Systems biology has had a huge impact on the drug discovery process. But do scientists agree on what this relatively new biological study field comprises? And what impact do the new capabilities in genomics and proteomics have on the pharmaceutical industry? NGP asked Gentronix’ Dr. Steve Beasley and Logopharm’s Uwe Schulte.
NGP. What is the impact of systems biology (proteomics, genomics) and modern assays on drug discovery?
US. Genomics and proteomics have broadened the view on the true complexity of living systems and provided the first tools for approaching it. This has had a big impact on the drug discovery process. With the completion of eukaryotic genomes, the understanding of drug target IP and its value has changed. And rather than identifying and addressing individual targets, more systematic strategies involving whole target families and pathways have become state-of-the-art. Modern proteomics has enforced the concept that drug targets are actually complex functional units that are part of extensive pathways and cellular networks. Drug discovery has become much more systematic, with strong enhancement of throughput and speed, but also at the price of increased investments in early phase development and enabling technologies.
SB. The impact of ‘systems biology’ will probably not be fully realised for some time yet since a key part of delivering the promise of this field will be understanding what systems biology actually is. While it is clear that the scalability of ‘omics’ has been impressively demonstrated, the resultant data tsunami is still far from being rationalised.
From a drug discovery perspective there are two critical areas where this information is needed; the identification and understanding of new tractable drug targets and understanding why drugs do things we don’t want them to. Both have complex multi-factorial issues and both require increasing emphasis on ‘smart’ biological screening approaches to achieve successful progression in drug discovery whilst reducing the attrition rate.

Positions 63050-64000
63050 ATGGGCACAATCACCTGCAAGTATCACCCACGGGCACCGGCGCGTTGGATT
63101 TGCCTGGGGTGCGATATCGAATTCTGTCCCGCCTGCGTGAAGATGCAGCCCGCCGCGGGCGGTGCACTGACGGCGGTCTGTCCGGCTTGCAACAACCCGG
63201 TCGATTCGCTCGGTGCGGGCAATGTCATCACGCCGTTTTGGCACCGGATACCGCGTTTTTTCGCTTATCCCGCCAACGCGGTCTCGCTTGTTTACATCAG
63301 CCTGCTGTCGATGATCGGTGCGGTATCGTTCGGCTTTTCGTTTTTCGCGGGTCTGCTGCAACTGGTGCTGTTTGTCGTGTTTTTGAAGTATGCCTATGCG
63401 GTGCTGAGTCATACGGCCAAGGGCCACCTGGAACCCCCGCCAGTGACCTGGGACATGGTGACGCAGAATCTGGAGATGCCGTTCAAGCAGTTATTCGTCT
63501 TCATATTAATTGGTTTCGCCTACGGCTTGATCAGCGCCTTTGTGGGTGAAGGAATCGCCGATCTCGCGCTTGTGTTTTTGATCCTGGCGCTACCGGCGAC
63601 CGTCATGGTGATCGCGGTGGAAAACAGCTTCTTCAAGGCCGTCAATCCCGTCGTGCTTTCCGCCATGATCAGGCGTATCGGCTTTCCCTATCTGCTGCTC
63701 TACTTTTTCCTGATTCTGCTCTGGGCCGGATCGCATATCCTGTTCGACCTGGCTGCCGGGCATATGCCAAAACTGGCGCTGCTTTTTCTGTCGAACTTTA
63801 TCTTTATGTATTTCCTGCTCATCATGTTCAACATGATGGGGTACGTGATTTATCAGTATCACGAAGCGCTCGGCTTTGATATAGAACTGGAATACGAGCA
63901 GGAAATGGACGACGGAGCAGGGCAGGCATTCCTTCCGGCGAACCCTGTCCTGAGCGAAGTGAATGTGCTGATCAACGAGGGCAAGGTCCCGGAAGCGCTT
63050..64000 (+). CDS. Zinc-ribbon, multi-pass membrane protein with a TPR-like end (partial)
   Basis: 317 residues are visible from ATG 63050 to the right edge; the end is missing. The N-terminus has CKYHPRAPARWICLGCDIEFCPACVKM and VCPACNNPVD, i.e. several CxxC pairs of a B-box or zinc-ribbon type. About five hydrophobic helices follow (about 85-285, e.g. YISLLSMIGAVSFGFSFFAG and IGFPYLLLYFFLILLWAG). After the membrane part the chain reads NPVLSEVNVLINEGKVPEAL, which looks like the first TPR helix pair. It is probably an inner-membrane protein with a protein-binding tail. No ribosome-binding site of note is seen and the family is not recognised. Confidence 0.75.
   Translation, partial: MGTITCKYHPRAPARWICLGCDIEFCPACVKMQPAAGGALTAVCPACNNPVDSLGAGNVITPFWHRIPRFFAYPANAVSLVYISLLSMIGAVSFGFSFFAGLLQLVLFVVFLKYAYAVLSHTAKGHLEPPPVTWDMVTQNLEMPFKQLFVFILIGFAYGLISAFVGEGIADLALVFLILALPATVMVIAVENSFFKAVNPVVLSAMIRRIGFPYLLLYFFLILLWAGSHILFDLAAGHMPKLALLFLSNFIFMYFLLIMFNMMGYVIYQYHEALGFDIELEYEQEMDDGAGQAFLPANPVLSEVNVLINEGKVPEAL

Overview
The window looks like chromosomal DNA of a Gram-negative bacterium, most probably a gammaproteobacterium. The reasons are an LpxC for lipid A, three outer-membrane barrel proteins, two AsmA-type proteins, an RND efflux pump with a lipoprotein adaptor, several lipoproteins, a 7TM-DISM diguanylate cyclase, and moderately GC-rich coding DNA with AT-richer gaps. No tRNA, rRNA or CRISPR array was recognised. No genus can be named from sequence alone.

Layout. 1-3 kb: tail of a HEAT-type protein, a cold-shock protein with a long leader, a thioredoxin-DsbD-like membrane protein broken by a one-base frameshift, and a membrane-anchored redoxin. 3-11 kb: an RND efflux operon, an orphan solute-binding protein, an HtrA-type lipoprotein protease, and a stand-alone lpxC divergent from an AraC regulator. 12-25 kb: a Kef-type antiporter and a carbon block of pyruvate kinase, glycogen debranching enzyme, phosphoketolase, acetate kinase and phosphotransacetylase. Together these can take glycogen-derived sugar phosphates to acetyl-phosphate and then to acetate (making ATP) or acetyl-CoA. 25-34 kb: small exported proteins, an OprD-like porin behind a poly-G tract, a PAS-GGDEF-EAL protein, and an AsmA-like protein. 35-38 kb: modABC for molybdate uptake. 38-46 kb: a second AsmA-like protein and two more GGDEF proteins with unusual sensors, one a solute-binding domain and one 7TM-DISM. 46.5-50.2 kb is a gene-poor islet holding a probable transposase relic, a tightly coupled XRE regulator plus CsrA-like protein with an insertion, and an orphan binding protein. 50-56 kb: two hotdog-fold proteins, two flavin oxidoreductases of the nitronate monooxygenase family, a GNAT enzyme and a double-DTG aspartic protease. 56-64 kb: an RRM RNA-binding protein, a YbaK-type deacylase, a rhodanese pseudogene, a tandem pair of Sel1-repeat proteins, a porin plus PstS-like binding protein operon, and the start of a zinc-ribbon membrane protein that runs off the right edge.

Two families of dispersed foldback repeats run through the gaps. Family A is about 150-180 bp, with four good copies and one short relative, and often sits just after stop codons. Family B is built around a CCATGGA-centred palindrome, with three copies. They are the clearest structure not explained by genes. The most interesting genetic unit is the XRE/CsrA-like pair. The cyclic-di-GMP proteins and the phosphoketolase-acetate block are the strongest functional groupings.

NGP. Biomarker trials require new competencies in design, data analysis and ultimately commercialisation. Are new capabilities in genomics and proteomics making biomarker-based development more feasible for the pharmaceutical industry?
SB. Biomarkers have become a central component in the pharmaceutical development and commercialisation process, and there are two principle areas where this is having impact: clinical trial design and theranostics.
Historically, some clinical candidates have failed to progress not because the drug was inactive but because it failed to reach statistically significant endpoints in a sub-population of the overall study group. Developments in biomarkers have enabled detailed analysis of clinical trial data post study to identify non-responders and increasingly to profile candidates for inclusion within a particular study thus reducing the number of ‘failed’ trials.
US. Biomarkers pose ultimate analytical challenges with respect to complexity, concentration range and individual variability. Their analysis would hardly be possible without the new ‘omics’ developments: breakthrough technologies like mass spectrometry and DNA arrays have provided the basis for comprehensive identification of genetic and proteomic markers, and metabolomic analysis has recently emerged as a complementary approach. All these are dependent on powerful bioinformatic tools that extract and quantitate complex signal patterns from the large amount of data. Still, biomarker analysis is a rather young discipline and requires further improvement in speed, robustness and costs for broad application in the clinic.
NGP. How can high failure rates going from in vitro to in vivo or man be overcome?
US. Failure rates are still surprisingly high, given the potential losses and the huge investments made in technologies to avoid them. Although excessive preclinical testing has reduced problems with toxicity and bioavailability, the lack of efficacy has remained a major risk. Obviously, the currently used assays and animal models are poor correlates of human physiology. One may argue that this is inherent to these systems, but I think that it rather reflects the way these assays and models are designed. Often, target function in complex biological systems is incompletely understood or the role of the molecular environment and side pathways are neglected.
Moreover, compound screening and testing is optimised for throughput and standardised readouts, less for being physiologically meaningful.